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'It forces us to save': Congress pushing bill that would require 401(k) enrollment

Secure 2.0 would automatically enroll millions of Americans into their employer's 401(k) program, and would help those paying off student loans put away more money.

CHARLOTTE, N.C. — There's a good chance Congress will pass a new bill this year aimed at improving the U.S. retirement system that could help millions of Americans put away more money for their golden years. 

It's called Secure Act 2.0, and it has three main changes for retirement savers. It passed the House with overwhelming bipartisan support. 

First, employees will automatically be enrolled in their company's 401(k) program at a rate of at least 3%, unless they opt out. That rate would increase each year until workers were contributing 10% of their pay.

"What's nice about this is it forces us to save," Chris Hobart, the CEO of Hobart Financial Group, said. "Now, the thing is we can opt out, so we don't have to do it. The big difference is we are going to be required to do it as we join a firm."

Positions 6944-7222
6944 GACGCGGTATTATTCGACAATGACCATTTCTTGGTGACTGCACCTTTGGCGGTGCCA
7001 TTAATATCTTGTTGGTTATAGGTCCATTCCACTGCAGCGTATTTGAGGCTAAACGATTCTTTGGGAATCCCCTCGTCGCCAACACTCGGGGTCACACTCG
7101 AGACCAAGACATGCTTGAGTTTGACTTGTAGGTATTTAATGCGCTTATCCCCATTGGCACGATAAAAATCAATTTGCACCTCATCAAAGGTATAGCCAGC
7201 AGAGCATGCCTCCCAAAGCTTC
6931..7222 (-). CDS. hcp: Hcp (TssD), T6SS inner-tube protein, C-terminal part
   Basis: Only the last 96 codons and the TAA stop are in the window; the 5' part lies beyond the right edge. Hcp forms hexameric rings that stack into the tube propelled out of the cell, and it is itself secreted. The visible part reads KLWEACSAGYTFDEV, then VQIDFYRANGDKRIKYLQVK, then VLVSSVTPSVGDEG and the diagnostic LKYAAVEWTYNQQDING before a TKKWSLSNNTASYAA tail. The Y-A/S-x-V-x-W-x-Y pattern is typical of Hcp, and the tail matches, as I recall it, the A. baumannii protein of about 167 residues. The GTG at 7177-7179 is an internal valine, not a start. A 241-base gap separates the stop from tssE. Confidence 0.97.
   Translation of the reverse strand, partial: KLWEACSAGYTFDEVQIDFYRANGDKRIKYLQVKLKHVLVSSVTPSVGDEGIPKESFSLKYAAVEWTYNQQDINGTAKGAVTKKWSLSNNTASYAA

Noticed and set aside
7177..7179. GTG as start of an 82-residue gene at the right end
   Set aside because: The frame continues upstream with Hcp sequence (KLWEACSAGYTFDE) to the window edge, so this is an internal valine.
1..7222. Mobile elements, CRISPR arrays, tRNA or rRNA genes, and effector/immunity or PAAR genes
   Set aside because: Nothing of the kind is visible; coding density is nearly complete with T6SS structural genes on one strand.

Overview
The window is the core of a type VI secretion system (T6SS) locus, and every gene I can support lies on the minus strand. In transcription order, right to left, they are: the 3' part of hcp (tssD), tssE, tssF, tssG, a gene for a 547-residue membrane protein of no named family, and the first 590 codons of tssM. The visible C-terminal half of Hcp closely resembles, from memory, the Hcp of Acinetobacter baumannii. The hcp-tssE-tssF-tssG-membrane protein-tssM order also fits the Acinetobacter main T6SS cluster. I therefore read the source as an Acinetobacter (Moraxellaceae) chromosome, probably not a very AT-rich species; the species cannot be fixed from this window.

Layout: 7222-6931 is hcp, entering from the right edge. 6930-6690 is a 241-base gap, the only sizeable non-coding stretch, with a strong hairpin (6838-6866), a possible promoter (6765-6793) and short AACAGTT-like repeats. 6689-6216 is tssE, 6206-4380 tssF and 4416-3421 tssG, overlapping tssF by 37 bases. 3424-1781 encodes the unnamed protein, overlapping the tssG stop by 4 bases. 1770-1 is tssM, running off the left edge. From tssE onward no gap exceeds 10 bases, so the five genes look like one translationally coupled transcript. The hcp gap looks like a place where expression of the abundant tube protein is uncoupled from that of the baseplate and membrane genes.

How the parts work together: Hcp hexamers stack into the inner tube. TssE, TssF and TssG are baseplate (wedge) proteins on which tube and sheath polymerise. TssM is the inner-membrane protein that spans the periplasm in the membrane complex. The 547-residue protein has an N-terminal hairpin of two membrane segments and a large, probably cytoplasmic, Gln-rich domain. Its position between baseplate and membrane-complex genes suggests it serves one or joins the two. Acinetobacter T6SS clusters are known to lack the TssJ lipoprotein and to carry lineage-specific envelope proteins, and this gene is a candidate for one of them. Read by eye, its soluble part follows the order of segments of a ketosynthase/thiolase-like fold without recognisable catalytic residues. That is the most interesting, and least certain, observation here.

The Senate version doesn't require automatic enrollment in a 401(k) but it does offer some incentives. 

Secure 2.0 will also increase the age of "required minimum distributions," or when you have to start taking money out of your retirement accounts. It also gives a helping hand to people still trying to pay off their student loans

"The IRS has basically said you have to start taking money out of those accounts at a certain age, and you have to pay tax on the money you take out," Hobart said. "But as we have an aging population, oftentimes people are having to take money out of retirement accounts that they don't need to access, and they might be draining an account quicker than they naturally would."

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There are still a lot of changes that could happen to these bills as they work through the House and Senate, but experts say some of these provisions getting passed is a good step forward. 

"The new provision says if you're making payments to your student loan out of pocket, the company now has the ability to match your student loan into the retirement account," Hobard said. 

Experts say most retirement savers could benefit from the bill but some parts still need to be worked out before lawmakers take up a vote. Experts are hopeful the bill will be passed into law by the end of the year.

WCNC Charlotte is always asking "where's the money?" If you need help, reach out to WCNC Charlotte by emailing money@wcnc.com.

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